Tuesday, April 30, 2013

bread and wine review

"Bread and Wine: a Love Letter to Life Around the Table with Recipes" by Shaunna Niequist is a collection of essays(?) centering around food, body, Christ, and house socializing.  The stories are sectioned off and usually end with a recipe.  They sometimes read like diary entries or blog posts.  Niequist is a wonderful writer.  Her voice is clear, touching, and, this gal is funny!  I really enjoyed reading this book.  However, the recipes are  not ones that most people would try or would probably like if they did.  They tend to be either bazaar or upper crust complicated.  Personally, I think she eats weird. Maybe it's a Chicago thing.  I don't know; but if you are looking for recipes, I would suggest you look elsewhere.  The recipes are more of a footnote to the stories.  I would give "Bread & Wine" an A-.  I received this book for free from Handlebar Publishing.

Monday, April 29, 2013

julianne review

"Julianne" (Book One in Coastal chronicles) by Rebekah Lyn is a novel about a woman in her twenties living on the East Coast who has finally finding herself.  Julianne is a telemarketer who is a Public Relations wanna be.  She has the degree, now she needs the opportunity.  She is also surrounded by men.  All love her and want to take care of her.  Julianne grows up in this story both in the career and the man department.  She is also introduced to God, Whom she knows little about, but is interested.
This is a pretty quick read.  The Julianne character is fairly well developed, but the men tend to blend.  It is also well researched.  I didn't realize how little I knew about the theater.  I would recommend this book for a young adult: late teens, early twenties, leaning more towards women.  I would classify it as a beach read.  Easy to read and yet entertaining. I received this book for free from the author through www.bodyandsoulpublishing.com

All My Children

As everyone knows, today is the day that All My children has been risen and brought back to us.  It started playing online on Hulu.  I started watching this show at birth and watched on and off throughout my life.  As far as the new online version I must say it is something like, the Count got a hold of a '57 Chevy and souped it up big time.  The show has everything that made it a classic plus a lot of chrome and flames to make it a show piece.  Here is the scoop: Pine Valley has jumped 5 years ahead, with all of the kiddos having grown up and ready to do the heavy lifting.  It runs half an hour instead of one; it still has commercials, but not as many or as long. It still has the big guns (David and the Hubbards), but has weeded out all of the characters that were filler before. The down side is there is no Erica, but Adam is back, so hey.  Since they are online, you can watch anytime, you don't have to wait for 12 or Soapnet.  They also don't have to stick to the daytime rules.  They can be as sexy as they wanna be and have artistic freedoms (cussing and innuendos), yet still classy enough not to get carried away with it.  Oh, and Petey.  Yes, Petey is my new boyfriend.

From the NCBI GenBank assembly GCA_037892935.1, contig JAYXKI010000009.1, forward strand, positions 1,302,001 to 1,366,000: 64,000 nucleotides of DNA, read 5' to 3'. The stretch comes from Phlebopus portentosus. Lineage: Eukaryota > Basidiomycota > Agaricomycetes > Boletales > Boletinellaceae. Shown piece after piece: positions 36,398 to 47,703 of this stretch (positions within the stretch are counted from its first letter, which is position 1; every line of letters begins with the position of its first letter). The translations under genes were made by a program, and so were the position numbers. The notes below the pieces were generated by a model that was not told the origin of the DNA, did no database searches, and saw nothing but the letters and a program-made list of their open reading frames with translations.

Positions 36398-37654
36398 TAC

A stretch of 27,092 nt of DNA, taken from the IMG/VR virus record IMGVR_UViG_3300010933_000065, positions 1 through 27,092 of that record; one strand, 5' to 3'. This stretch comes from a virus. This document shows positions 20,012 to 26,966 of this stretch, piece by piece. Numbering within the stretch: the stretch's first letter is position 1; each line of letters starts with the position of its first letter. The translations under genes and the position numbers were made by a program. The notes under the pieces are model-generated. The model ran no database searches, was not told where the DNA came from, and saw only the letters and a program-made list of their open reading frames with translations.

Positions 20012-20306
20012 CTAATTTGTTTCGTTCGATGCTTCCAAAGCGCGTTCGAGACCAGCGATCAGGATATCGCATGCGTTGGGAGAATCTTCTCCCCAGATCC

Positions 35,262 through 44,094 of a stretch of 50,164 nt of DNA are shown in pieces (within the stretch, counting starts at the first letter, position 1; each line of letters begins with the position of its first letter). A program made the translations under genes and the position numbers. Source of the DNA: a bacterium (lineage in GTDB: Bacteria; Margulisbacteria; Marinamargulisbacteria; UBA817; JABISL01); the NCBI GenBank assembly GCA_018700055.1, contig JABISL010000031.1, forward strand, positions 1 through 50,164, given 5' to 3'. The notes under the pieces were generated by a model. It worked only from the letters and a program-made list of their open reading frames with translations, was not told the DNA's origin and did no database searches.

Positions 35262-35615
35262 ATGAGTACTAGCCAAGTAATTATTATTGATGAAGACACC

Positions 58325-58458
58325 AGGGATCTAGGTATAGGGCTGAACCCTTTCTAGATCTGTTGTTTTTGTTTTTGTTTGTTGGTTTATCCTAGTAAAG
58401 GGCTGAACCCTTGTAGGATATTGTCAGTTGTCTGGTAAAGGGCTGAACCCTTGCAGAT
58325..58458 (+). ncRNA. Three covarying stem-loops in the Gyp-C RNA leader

I will definitely be watching this daily.  Probably at my lunch hour, just for old time's sake.

Thursday, April 25, 2013

north of hope review

"North of Hope: A Daughter's Arctic Journey" is a memoir written by Shannon Huffman Polson reliving the author's grief and recovery after her parents having been killed by a bear in the Arctic while camping.  After the killing of her parents, Shannon, an Alaskan, decides to follow the route her parents took during their last trip in the Arctic.  She gets to know her parents better and settle her grief.
Though this is an amazing story, and really, how could she not have written a book about such unusual circumstances; it isn't all that good.  She goes into overkill with the descriptions.  She also goes off on off-the-wall analogies.  Shannon, the main character, is hard to get to know.  Rather than getting to know her personally, she presents herself to the reader in a melodramatic fashion that is a bit unnerving.  It's not poorly written; but it is distracting.  The writing style makes it hard to care about the characters.  I would recommend giving this book a try, for the storyline alone, however, it just wasn't my brand of book. C+
I received this book for free from Handlebar Publishing.

Thursday, April 18, 2013

Mary review

"Daughter of Jerusalem" by Joan Wolf is a fictional novel based on the biblical stories of Mary (of Mary and Martha fame) and Mary Magdalene.  In the novel, Wolf combines the two women into one and tells her story from childhood to the resurrection of Jesus.  The first half of the novel is the story of Mary from the age of 10,  to her forced marriage, and onto her reuniting with her sister Martha and brother Lazarus.  Then in the second half it follows her to meeting Jesus and learning of his teachings.